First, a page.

Housing specialist helps protect threatened butterfly found near development

September 15, 2020 @ 13:40 by Alison Cowie

A North East regeneration and housing specialist is investing in schemes to help a threatened butterfly found near one of its project sites.

Vistry Partnerships North East has provided nearly £60,000 to protect the Dingy Skipper butterfly, which is in severe decline and to enhance the natural woodland adjacent to a new Washington development.

As part of a project to construct 56 homes on the former Ayton School site – developed in partnership with planning and design consultancy Barton Willmore and Sunderland City Council – ecologists were appointed to conduct a survey of the site before work began.

E3 Ecology Limited identified evidence of the butterfly – protected in the UK under the Wildlife and Countryside Act (1981) – which has disappeared from 48 per cent of UK habitats since then.

A search of a specific 20 square meter area revealed that butterfly larvae were hibernating inside the leaves of the grassland plants so the turf was carefully removed and transported to a specially prepared site, two miles away, alongside the Bowes Railway Local Wildlife Site, which will be monitored and managed for the next 20 years.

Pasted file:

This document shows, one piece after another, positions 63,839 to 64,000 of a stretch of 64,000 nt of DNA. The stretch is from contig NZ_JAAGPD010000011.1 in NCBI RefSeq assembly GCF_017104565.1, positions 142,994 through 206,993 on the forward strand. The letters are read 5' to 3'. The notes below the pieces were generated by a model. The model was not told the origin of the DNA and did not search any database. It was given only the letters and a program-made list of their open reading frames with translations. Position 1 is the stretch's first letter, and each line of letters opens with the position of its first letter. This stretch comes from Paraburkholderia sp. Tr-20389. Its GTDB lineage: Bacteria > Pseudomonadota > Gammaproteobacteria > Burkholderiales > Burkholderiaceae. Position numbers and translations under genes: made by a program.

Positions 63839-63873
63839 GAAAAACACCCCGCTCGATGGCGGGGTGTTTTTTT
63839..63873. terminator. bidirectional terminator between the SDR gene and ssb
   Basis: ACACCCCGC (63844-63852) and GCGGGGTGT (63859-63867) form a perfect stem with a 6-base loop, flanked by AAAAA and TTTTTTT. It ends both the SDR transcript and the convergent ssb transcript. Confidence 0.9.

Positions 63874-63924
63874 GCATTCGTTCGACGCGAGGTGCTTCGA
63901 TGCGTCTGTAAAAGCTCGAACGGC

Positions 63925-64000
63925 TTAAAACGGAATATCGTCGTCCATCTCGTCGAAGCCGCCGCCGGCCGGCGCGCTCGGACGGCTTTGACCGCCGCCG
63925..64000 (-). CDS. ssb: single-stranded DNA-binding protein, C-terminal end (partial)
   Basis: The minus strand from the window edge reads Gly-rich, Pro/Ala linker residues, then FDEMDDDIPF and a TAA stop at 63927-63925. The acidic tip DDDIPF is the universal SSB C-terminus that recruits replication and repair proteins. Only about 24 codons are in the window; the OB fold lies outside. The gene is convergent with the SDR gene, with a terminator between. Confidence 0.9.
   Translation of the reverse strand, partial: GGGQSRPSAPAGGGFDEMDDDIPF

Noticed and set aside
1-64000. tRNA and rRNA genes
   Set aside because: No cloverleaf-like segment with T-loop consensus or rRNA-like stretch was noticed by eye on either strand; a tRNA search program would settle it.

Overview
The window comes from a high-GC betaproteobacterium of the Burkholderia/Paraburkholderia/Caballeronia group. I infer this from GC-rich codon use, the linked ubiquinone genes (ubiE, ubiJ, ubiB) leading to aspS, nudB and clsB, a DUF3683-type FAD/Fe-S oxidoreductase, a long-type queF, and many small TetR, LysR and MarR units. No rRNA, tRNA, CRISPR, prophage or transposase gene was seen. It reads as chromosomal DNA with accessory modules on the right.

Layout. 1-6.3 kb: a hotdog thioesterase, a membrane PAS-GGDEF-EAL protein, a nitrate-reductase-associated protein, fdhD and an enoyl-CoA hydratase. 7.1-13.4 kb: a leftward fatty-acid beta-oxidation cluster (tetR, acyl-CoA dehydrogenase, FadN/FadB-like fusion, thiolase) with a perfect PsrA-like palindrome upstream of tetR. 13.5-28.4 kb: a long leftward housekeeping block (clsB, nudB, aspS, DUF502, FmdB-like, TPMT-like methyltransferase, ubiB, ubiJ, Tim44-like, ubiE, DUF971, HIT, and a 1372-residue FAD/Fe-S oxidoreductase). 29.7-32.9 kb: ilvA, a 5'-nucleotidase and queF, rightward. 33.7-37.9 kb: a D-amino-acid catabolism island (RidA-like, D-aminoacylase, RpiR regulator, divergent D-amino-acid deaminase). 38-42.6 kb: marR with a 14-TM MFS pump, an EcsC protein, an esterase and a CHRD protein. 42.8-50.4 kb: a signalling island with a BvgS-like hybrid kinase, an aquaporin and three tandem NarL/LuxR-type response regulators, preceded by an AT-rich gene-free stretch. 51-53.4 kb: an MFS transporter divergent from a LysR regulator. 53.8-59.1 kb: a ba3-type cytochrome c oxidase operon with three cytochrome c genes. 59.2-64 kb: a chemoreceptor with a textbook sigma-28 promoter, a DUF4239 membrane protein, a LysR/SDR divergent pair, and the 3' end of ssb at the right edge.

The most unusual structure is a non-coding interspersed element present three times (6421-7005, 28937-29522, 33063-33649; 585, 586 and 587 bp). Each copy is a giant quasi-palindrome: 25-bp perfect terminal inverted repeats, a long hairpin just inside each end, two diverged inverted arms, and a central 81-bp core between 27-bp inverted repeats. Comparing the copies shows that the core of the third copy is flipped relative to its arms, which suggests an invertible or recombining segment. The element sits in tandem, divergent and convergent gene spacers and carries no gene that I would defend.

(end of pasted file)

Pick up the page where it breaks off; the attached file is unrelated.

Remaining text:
Mike Perkins, a senior ecologist with E3 Ecology, said: “Dingy Skipper is one of the rarest and most threatened butterfly species in the UK. This scheme, the innovative processes involved and the forward thinking of Vistry Partnerships North East has shown that sustainable development and positive outcomes for our rarest species can be achieved whilst still delivering essential regeneration and housing requirements for the North East.”

Andrew Rennie, development director for Vistry Partnerships in the region, added:  “There is much more to development and regeneration than the bricks and mortar.  Investment to create or improve communities must also protect and enhance the environment in which we work.  Being able to support – and hopefully protect – the Dingy Skipper Butterfly and encourage the biodiversity close to the housing development demonstrates our commitment to both of these important goals.”

In addition to the butterfly protection, the Ayton Park enhancement will include the planting of over 200 high diversity woodland species in the adjacent open spaces.

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